I have heard that Ring 1 and Ring 2 memory protections are basically no-longer used within modern systems.

However, when I checked into things, all I found was that these rings are somehow associated with drivers and driver access.

Have these really been phased out completely, or are there elements of these two protection rings present within system OSes still in common use (say, OSX, Windows 7-10 and common Linux distros like Mint or Ubuntu)? If so, what sort of code would I be writing to require access to these part of the system? If they have indeed been phased out, or are in the process of being phased out, what is the reason for this change?

I assume the two rings act as some sort of intermediary layer, like middleware, between the Kernal (ring 0) and the application layer (ring 3)...


2 Answers 2


The four ring system was designed by Intel for anyone to use, and Microsoft chose a scheme to simplify development work and provide a faster OS at the cost of some security. As far as Microsoft is concerned, they haven't been phased out, so much as they were never used to begin with. Microsoft didn't ask Intel to make a two ring system; Intel provided a four ring general-purpose system, and Microsoft decided to use it in a way they saw fit.

Intel had provided a way for OS's to provide extra security to prevent malicious drivers from crashing the system, and Microsoft chose to go a different way (signed drivers), which is optional in 32-bit mode, and required in 64-bit mode. Microsoft requires validation that the drivers will not affect the system before they will sign a binary. You'll recall that Windows 95/98 were notorious for crashing. This is because drivers were usually buggy and the OS had no protection from those drivers, since they were all in Ring 0.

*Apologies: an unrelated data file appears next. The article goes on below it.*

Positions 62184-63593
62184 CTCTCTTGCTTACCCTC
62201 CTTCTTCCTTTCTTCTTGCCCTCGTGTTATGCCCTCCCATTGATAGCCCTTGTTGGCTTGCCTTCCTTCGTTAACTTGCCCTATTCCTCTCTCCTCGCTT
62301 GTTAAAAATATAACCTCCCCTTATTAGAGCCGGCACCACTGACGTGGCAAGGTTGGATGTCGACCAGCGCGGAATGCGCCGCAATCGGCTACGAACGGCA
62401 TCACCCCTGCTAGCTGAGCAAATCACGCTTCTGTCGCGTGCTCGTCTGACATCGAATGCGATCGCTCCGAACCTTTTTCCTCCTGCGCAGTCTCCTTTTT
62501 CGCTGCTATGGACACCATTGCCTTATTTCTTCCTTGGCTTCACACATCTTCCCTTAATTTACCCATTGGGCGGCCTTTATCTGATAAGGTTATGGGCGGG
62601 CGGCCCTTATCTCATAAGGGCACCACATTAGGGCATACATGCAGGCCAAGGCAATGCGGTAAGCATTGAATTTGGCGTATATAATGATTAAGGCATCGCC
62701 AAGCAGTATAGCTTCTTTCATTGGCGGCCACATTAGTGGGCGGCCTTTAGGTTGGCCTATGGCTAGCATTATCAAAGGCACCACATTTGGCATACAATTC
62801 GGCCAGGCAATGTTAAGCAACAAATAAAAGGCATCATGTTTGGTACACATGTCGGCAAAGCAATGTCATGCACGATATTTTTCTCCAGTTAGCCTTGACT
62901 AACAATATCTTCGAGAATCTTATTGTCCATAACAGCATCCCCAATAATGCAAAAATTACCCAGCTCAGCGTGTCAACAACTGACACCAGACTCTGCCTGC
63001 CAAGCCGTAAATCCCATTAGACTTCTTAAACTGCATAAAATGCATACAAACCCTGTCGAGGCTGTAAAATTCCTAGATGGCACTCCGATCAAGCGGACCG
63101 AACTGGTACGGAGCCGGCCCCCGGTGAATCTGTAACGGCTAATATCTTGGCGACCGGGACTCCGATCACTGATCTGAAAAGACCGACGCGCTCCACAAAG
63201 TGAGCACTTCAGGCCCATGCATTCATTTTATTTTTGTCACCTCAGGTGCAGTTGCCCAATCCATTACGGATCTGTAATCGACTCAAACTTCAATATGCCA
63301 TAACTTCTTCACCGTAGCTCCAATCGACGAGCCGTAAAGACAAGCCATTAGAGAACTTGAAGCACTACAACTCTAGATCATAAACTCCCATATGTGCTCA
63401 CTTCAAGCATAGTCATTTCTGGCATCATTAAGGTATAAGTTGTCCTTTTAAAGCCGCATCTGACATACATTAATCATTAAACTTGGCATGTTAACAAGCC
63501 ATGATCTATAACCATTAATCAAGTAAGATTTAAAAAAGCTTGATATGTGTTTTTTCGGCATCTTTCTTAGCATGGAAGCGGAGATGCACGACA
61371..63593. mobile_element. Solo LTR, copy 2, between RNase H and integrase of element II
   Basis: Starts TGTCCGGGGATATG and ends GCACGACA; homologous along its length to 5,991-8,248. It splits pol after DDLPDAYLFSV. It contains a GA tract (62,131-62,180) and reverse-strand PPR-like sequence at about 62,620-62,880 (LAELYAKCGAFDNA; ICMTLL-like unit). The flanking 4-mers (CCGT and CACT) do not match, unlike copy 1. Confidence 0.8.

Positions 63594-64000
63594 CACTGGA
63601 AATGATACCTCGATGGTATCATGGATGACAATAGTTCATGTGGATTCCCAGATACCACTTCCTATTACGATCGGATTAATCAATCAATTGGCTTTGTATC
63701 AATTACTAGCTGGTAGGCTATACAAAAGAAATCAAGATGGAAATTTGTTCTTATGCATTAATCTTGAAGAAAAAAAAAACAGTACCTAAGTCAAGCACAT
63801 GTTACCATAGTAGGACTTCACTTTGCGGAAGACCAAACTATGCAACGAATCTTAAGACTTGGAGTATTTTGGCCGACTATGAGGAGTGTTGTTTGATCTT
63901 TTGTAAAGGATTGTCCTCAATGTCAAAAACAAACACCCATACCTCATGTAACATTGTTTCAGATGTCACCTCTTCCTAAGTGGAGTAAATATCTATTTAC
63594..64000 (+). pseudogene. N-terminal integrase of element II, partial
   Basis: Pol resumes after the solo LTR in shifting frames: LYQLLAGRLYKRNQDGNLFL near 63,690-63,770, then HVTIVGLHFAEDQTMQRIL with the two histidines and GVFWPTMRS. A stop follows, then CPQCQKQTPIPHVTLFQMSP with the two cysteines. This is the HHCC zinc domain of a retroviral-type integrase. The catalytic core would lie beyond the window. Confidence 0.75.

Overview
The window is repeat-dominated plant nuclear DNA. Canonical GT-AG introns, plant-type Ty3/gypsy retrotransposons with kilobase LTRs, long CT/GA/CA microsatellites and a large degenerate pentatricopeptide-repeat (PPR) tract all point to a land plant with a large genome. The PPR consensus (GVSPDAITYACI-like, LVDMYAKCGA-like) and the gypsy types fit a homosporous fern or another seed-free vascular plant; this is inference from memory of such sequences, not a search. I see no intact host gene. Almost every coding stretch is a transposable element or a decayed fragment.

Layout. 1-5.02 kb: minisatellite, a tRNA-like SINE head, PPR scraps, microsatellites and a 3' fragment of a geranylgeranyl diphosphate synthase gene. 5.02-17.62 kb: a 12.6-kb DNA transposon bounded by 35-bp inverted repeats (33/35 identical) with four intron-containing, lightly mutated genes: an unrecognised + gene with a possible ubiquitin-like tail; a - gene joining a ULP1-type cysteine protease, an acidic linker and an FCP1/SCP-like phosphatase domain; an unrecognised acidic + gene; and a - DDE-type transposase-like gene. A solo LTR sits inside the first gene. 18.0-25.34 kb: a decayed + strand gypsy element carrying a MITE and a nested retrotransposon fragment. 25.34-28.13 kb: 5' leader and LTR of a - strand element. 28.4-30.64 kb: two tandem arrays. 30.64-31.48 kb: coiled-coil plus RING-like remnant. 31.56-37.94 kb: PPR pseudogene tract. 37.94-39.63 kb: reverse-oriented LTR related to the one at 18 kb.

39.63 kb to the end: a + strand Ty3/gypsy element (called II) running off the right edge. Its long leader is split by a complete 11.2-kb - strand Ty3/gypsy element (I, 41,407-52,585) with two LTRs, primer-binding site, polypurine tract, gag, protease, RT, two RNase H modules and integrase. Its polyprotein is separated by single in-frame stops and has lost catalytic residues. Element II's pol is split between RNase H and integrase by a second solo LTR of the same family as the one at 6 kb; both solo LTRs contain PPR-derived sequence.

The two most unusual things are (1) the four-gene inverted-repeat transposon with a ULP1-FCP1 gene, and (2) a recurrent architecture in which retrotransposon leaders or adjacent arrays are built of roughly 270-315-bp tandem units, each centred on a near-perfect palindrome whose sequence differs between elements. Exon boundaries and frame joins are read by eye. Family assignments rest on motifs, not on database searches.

I believe there are some modern operating systems still in use today that use more than two ring levels, and as a matter of backwards compatibility, hardware manufacturers can't exclude those two "unused" rings. Just because Microsoft nor the main Linux kernel uses more than two levels doesn't mean that someone couldn't write an OS that does use the extra protection that Rings 1 and 2 provide. Hardware protection from malicious or just faulty software was absolutely necessary in an age where we could not verify program behavior beforehand, and processors were too slow to do all of the protection in software.

Microsoft also released a research project called Singularity, and operating system where all code runs in Ring 0, and all pages in memory do not use segment selectors. In other words, there are no hardware protection against malicious programs. This results in a significant boost in speed, as programs no longer have to pass through ring levels to call kernel code, but all code has to be statically verifiable, as it would be if written in .NET without using the "unsafe" keyword. The OS can statically verify that a program is not malicious before execution. The full source code is available for free.